For mathematicians, both employment and unemployment have dropped over time, as postdoc appointments have increased.
If there were a shortage of any type of Ph.D., you would expect it to be computer scientists, given the gusher of money pouring out of Silicon Valley. However, employment rates are still well below their turn-of-the-century peak. Meanwhile, computer science postdocs have risen by 10 percent.
Engineering, another high-demand field, has also seen a gradual decline in employment rates and a rise of postdoc appointments.
Why is employment declining, and why are postdocs rising? The reasons are different in every field. One of the problems with the entire concept of STEM is that the acronym combines several distinct disciplines with different job markets, and encourages politicians and journalists to talk about them as if they were one and the same. That said, there are some common underlying themes. Most important of all, perhaps, is that Ph.D. production isn’t tied in any meaningful way to the long-term job market. Instead, as Michael Teitelbaum explains in Falling Behind?: Boom, Bust and the Global Race for Scientific Talent, universities tend to admit students and hire postdocs based on the amount of research funding that’s available. Moreover, there’s a nearly inexhaustible supply of international students, who are often happy to work for low postdoc wages if it means staying in the United States after graduation. In some senses, that’s wonderful—we want talented immigrants in this country, and we want universities to conduct research affordably. But it means enrollment is less likely to drop when the U.S. labor market gets soft.
While universities are bringing more Ph.D. students and postdocs onto campus, they aren’t hiring many more full-time professors. Thus, you get this stunning graph, published in Nature Biotechnology. The dotted blue line is the annual number of Ph.D.s awarded in the sciences and engineering (right axis), while the dotted yellow line is the annual number of new faculty positions.
Again, the most extreme example of this pattern may be the biomedical sciences. When the National Institutes of Health budget doubled between 1998 and 2003, it led to a flood of research money for established professors, who hired on postdocs and brought on students to accommodate the new work. Since universities didn’t correspondingly boost their faculty hiring, there wasn’t really anywhere for them to go afterward. However, we’ve seen versions of the story in other fields. Anita Jones, a computer science professor at the University of Virginia who has studied the growth of postdocs in her field, chalked the phenomenon up to problems in the academy.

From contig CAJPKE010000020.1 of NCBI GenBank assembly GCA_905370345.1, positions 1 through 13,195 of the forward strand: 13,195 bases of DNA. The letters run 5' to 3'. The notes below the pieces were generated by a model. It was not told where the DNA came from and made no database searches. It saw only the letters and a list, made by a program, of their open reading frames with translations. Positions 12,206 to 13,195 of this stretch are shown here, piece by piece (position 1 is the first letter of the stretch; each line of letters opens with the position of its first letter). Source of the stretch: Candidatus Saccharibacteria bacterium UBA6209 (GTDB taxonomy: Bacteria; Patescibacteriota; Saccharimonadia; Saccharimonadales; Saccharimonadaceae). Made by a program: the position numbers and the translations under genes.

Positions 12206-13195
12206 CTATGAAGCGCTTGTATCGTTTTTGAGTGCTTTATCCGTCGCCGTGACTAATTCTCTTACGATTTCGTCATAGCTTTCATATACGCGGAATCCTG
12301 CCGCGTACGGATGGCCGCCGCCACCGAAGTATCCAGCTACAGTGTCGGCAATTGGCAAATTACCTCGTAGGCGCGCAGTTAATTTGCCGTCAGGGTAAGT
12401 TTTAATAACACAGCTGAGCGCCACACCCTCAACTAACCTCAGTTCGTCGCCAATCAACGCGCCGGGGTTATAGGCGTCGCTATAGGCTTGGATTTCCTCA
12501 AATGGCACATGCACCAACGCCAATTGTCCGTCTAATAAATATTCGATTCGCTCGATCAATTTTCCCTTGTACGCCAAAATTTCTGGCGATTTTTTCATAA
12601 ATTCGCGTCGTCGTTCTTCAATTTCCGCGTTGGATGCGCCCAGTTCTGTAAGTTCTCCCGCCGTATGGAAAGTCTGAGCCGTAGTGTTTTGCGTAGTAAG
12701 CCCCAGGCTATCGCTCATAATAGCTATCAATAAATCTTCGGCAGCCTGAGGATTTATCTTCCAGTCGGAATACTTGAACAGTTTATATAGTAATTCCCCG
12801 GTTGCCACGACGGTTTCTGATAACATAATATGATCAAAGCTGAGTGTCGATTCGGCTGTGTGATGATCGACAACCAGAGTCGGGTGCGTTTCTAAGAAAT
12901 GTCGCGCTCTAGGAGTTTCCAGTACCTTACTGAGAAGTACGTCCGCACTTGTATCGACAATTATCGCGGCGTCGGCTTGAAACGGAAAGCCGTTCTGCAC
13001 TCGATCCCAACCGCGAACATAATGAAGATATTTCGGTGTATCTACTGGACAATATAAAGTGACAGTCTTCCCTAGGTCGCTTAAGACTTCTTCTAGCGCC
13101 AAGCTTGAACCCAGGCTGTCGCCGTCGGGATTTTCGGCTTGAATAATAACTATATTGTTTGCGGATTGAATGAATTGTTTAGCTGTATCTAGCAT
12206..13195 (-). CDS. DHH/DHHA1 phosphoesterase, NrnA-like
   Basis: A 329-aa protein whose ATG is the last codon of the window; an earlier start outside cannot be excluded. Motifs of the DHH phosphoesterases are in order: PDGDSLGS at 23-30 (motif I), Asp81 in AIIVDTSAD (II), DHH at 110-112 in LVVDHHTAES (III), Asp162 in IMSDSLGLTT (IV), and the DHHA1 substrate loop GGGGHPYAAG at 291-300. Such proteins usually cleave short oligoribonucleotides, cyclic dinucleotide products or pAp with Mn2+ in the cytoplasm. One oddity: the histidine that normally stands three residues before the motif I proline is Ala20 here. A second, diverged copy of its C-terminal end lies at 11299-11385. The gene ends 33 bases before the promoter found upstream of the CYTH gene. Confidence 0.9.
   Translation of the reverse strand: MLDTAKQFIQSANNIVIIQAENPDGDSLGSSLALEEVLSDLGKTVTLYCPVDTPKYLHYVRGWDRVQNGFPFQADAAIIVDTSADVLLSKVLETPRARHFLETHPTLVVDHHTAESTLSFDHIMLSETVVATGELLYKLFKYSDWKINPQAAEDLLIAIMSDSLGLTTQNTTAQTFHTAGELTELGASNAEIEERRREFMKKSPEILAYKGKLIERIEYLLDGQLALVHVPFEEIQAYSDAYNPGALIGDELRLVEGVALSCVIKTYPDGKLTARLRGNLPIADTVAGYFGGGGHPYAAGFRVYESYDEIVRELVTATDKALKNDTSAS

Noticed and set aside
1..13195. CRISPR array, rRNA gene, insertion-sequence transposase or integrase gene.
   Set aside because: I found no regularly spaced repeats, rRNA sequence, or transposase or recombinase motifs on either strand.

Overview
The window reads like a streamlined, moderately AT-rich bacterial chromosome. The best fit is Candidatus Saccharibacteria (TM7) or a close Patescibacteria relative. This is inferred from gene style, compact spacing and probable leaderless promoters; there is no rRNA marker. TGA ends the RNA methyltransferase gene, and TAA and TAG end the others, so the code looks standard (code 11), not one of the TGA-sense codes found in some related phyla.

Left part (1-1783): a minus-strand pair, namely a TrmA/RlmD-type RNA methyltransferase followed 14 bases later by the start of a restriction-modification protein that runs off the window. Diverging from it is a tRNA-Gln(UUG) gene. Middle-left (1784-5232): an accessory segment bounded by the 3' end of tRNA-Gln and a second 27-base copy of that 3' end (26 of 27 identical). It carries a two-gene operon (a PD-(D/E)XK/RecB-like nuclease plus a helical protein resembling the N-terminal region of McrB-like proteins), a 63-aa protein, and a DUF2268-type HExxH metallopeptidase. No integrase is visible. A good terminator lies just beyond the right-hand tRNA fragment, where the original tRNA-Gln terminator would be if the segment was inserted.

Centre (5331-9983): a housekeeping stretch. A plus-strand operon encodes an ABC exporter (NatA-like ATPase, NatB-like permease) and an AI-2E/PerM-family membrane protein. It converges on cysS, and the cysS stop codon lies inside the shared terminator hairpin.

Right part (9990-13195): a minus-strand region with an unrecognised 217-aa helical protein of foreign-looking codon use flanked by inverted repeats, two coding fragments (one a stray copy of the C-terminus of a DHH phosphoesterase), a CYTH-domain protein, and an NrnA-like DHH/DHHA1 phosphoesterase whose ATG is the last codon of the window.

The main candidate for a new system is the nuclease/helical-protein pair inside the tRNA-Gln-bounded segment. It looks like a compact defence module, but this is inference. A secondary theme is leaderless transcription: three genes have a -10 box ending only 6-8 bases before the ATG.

“Because there was a substantial retraction of state funding for the state/public universities, the number of faculty went down, and in some schools, the number of graduate students decreased,” she wrote to me in an email. “Yet research funding was stable or increasing. Who could do the work? How could that loss of research talent in the CS laboratory be replaced? Postdocs were part of the answer.” And of course, computer science Ph.D.s are lucky, because once they decide to leave academia, they’ll have plenty of opportunities in the private sector.
Ultimately, the private sector does a good job of absorbing most of the extra science talent that our universities produce. (Again, the unemployment rate among Ph.D.s is enviably low.) But unlike the computer geniuses, many doctorate holders end up working a bit outside of their fields. Among biomedical science grads, only 59 percent landed in a job “closely related” to their fields of study, down from more than 70 percent in 1997. Among chemists, the percentage was 52 percent, down from 55 percent a decade earlier.
Is this a tragedy? No, especially because Ph.D. holders, in the long term, tend to make good salaries and leave school with low graduate student debt. (Unlike their counterparts in the humanities, their studies are well-funded by all those research grants.) But it’s a sign that all is not exceptionally well in the job market for many scientists. Right now, the system asks students to sign up for around a decade of study and low-paid apprentice work to prepare for research careers that may not be there in the end.
Update, July 16, 2014: This article was updated so that readers can now click the graphs to download the graphs' data.
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